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Canadian intel agency: Anti-LGBTQ+ groups are ‘extreme threat’

CSIS warns Canadians & law enforcement that ‘anti-gender’ activists & organizations may strike LGBTQ+ organizations and events

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Canadian Security and Intelligence Service National Headquarters: Ottawa, Ontario, Canada. (Photo Credit: CSIS/Government of Canada)

By Rob Salerno | OTTAWA, Canada – The Canadian Security and Intelligence Service (CSIS) is warning that anti-gender and anti-LGBTQ+ activists are posing a risk of “extreme violence” against the LGBTQ+ community in Canada, following a year of spreading organized anti-LGBTQ+ protests, anti-trans rhetoric coming from provincial governments, and an attack on a gender studies university class.

In a report obtained by the public broadcaster CBC, the CSIS Integrated Terrorism Assessment Centre (ITAC) says it is monitoring the potential for a violent attack on Pride festivals and nightclubs across the country. The ITAC is charged with forecasting the possibility of terrorism in Canada, based on analysis of actor intent, capability, and opportunity.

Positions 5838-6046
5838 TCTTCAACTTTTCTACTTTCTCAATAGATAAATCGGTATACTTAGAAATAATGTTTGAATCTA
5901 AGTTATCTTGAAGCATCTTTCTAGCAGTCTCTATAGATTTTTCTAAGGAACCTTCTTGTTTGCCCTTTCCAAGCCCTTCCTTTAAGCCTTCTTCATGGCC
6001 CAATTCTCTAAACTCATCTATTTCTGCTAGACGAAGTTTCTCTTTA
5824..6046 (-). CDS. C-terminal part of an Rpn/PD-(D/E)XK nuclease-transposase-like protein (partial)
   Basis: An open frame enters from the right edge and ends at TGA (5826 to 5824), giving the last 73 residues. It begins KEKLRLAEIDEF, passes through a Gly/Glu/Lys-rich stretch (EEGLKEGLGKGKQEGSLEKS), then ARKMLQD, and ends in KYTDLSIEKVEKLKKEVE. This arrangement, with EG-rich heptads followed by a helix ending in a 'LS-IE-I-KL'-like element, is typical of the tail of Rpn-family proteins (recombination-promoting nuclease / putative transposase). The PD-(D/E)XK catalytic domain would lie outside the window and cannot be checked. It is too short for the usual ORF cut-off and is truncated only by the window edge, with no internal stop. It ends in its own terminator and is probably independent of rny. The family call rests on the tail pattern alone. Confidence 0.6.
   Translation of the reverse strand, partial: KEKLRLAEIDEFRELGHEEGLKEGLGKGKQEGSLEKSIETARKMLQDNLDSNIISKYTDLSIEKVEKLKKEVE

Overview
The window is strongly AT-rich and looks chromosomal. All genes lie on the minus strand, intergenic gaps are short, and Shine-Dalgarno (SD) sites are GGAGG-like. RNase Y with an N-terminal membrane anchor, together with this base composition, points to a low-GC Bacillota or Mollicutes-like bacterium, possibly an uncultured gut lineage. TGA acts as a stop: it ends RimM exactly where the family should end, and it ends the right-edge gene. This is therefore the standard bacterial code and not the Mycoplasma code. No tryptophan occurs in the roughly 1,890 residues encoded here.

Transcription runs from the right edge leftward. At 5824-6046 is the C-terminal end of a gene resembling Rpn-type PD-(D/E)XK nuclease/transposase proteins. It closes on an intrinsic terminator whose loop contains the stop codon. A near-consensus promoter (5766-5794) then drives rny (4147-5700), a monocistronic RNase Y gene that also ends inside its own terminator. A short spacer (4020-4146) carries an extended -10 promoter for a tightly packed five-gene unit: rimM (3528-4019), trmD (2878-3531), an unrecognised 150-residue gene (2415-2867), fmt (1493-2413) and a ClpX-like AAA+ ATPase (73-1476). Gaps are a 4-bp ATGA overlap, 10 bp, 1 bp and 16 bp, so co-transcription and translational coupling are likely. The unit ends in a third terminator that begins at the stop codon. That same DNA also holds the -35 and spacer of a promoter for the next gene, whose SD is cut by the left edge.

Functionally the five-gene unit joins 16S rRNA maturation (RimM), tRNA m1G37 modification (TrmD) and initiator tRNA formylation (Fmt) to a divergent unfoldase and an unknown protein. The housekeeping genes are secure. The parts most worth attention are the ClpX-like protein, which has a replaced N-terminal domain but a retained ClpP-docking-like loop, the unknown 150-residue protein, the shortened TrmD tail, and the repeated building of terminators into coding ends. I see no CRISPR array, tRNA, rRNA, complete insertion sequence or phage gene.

“Anti-LGBTQ+ narratives remain a common theme in violent rhetoric espoused by white nationalists, neo-Nazis, the Freedom Movement, and networks such as Diagolon and QAnon,” the report says, according to the CBC. “Trans and drag communities in Canada have been the target of several online threats and real-world intimidation tactics in recent months.”

The Blade has requested a copy of the report, but it has not been made public at this time. 

Last June, a knife-wielding man attacked a class on the philosophy of gender at the University of Waterloo, approximately 70 miles west of Toronto, injuring the professor and two students before he was subdued. He now faces 11 terrorism-related charges.

“CSIS assesses that the violent threat posed by the anti-gender movement is almost certain to continue over the coming year and that violent actors may be inspired by the University of Waterloo attack to carry out their own extreme violence against the LGBTQ+ community or against other targets they view as representing the gender ideology ‘agenda,’” CSIS spokesperson Eric Balsam says in an email.

Balsam says that CSIS believes the network of anti-LGBTQ+ and far-right communities in Canada may be a breeding ground for violent activities.